newsnet said...

Fair points Gedguy.

I can only speak for North Lanarkshire but there appears to have been no effort whatsoever to clear pavements and footpaths.

Anyway, you probably will have caught the gist of my blog that my major gripe is with our national media who seem to have decided to contrive an issue where none existed - grit shortage - and used it as a stick with which to beat the Scottish Government.

Labour MSP's have appeared in these articles and broadcasts like a bad smell.

ljay said...

There has been no effort to clear paths and many roads in Hamilton (South Lanarkshire Council).
My Grandmother hasn't been out since xmas eve cos she is scared of slipping.
My street is bad but not treacherous but then i live on a major bus route and have seen a gritter.
However, i have a family member who works for south lanarkshire council and knows that due to "lower than required stock of grit" gritters were out in the hamilton area driving around with no grit in them!!!
The gritters were being told to only put in a half load but drive the full route so that when the snow cleared they'd have enough to grit the roads!
My Driveway and the path outside are clear cos i did it myself, like Gedguy said, it is your responsibility!! people are lazy now and expect it all to be done for them! It was the same when i lived in a Flat in Edinburgh, it used to be everyones resposibility to keep the close clean, Our top landing was the only bit that was clean cos the only people that did it were me and the Old Women next door!!!

Robert said...

To be fair to the councils (again :-) ) they have had to use what would normally amount to a full winters worth of salt in the last couple of weeks. How much should they stockpile? Two years worth? Are you willing to pay for that? Would it keep for the (perhaps) twenty years till we have another spell like this?

Let's stick with the blogtopic though folks.

Robert (EK)

Anonymous said...

The old burgh by-laws were done away with years ago so property owners do not clean the their bit of pavement. In fact if you do there is a case for the council to say they are not libel for it as they did not clean the pavement so you could end as having liability.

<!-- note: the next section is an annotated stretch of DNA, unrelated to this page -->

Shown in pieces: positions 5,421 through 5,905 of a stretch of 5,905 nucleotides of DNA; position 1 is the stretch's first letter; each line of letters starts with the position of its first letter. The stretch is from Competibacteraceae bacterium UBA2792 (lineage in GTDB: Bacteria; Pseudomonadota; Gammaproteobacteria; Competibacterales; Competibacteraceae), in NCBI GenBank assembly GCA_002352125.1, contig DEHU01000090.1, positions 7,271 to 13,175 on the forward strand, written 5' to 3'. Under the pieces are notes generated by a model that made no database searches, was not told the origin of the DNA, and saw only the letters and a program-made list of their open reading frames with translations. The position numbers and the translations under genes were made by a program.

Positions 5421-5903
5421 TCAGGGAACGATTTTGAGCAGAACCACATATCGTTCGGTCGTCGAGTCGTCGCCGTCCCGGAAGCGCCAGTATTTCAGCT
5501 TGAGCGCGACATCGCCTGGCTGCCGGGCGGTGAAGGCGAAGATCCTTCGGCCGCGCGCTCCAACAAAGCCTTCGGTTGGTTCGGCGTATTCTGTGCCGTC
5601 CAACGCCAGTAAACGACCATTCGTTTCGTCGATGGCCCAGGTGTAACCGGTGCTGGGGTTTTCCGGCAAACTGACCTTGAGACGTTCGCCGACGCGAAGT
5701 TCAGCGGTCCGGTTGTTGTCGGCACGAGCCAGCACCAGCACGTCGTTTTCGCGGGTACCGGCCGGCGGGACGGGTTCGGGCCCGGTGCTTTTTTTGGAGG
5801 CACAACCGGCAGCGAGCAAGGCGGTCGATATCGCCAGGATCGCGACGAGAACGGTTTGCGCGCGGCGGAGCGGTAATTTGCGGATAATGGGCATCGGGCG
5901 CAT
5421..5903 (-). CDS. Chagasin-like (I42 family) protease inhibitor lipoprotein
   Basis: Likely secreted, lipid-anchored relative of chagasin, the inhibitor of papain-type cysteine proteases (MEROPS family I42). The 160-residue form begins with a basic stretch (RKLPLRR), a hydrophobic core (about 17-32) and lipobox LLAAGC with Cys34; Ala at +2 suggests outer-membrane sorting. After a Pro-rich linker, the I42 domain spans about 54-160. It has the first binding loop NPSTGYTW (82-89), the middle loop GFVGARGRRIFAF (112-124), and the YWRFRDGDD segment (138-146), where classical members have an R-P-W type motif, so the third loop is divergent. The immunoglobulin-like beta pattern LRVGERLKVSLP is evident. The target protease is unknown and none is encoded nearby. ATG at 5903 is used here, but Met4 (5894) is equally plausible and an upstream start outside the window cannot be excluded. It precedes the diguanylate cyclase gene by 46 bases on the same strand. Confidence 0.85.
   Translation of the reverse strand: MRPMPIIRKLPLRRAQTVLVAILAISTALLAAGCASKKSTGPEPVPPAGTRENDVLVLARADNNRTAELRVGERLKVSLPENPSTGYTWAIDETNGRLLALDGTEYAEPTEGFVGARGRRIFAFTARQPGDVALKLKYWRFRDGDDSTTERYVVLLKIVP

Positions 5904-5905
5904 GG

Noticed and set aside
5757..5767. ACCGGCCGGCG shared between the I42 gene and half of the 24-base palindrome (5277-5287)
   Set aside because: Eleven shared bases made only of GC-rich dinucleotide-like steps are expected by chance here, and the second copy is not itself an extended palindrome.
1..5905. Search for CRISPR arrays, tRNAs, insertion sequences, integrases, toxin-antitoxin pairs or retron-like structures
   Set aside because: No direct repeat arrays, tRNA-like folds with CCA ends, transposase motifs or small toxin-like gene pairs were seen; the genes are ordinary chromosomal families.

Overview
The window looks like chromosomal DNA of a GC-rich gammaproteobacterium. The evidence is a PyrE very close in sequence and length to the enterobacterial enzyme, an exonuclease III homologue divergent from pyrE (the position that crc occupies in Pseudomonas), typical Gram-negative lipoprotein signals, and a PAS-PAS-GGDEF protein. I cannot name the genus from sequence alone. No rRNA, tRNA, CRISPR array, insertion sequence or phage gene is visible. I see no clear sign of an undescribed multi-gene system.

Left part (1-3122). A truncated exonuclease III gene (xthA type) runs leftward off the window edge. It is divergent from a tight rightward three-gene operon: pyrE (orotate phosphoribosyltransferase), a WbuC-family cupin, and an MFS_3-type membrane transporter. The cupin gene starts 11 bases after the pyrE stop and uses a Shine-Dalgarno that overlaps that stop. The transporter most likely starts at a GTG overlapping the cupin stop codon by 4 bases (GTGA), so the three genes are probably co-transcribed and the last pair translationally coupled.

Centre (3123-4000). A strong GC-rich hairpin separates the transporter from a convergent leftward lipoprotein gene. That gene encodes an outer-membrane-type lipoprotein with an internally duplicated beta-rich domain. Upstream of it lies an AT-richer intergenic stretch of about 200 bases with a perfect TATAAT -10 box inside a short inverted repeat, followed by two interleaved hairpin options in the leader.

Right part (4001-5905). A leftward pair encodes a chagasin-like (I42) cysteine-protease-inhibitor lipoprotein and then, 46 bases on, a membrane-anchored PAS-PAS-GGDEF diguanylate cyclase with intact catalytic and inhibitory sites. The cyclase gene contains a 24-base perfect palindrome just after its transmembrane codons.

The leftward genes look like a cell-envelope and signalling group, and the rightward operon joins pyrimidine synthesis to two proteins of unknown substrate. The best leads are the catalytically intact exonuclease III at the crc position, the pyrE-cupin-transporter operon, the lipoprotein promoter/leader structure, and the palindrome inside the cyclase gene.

Anonymous said...

Oh for goodness sake... this paranoia on the part of SNP supporters is comical.

There was nothing at all inaccurate in the BBC online story. It merely reported the fact that grit levels were low across the country. Regardless of whether supplies totally ran out, it was clear that many councils cut back on gritting in order to preserve stocks. It's simply not true to say that only Fife and Renfrewshire expressed concern. The article mentions 'critically low' reserves in Dumfries and Galloway and also issues in North Ayrshire.

Indeed, similar problems were experienced by councils in England - so it's not just a Scottish issue.

The BBC website made no suggestion it was the Scottish Government's fault. Of course, opposition party comments will be published. That's called impartiality. So long as both sides are reported - and they clearly were - that's fine. It's up to the reader to decide which side of the story to believe.

But, hey, let's not let the facts get in the way of a baseless BBC-bashing session. Or should perhaps the BBC just report the words of Alex Salmond? Jeez.

newsnet said...

"...this paranoia on the part of SNP supporters is comical."

Call it paranoia if you like, indeed laugh if you like but one council being let down by a supplier was not a national shortage.

If you read the headlines on Monday it was clear that the agenda was to present this isolated case as the norm across the country.

At no point was there a national shortage of grit/salt in Scotland.

The story was a fabrication and asking opposition MSP's to comment on a fabrication is not impartiality, it is orchestrated news manipulation.

As far as the BBC is concerned you might want to address the very clear misrepresentation of John Swinney's remarks.

Indeed at FMQ's today Labour's Iain Gray himself again misrepresented Swinneys remarks.

If the BBC do not want to be bashed then they have to cease from attributing views and comments to Scottish Government ministers that they do not make.

I ask again:
How is it that a solitary local council hours from being unable to grit its roads becomes a national front page headline suggesting a national shortfall of grit?

Please do not insult our intelligence by suggesting good husbandry and a sensible prioritising of their grit supplies by other councils constitutes a national crisis.

Levels are indeed respectively low, that is due to the extreme weather. But at no point whatsoever was Scotland in danger of running out.

Thank you for taking the time to comment - I hope you are one of the 530 plus people who have registered to receive the newsletter.

You might even want to contribute an article - we operate a free policy on publication.

Anonymous said...

>> one council being let down by a supplier was not a national shortage.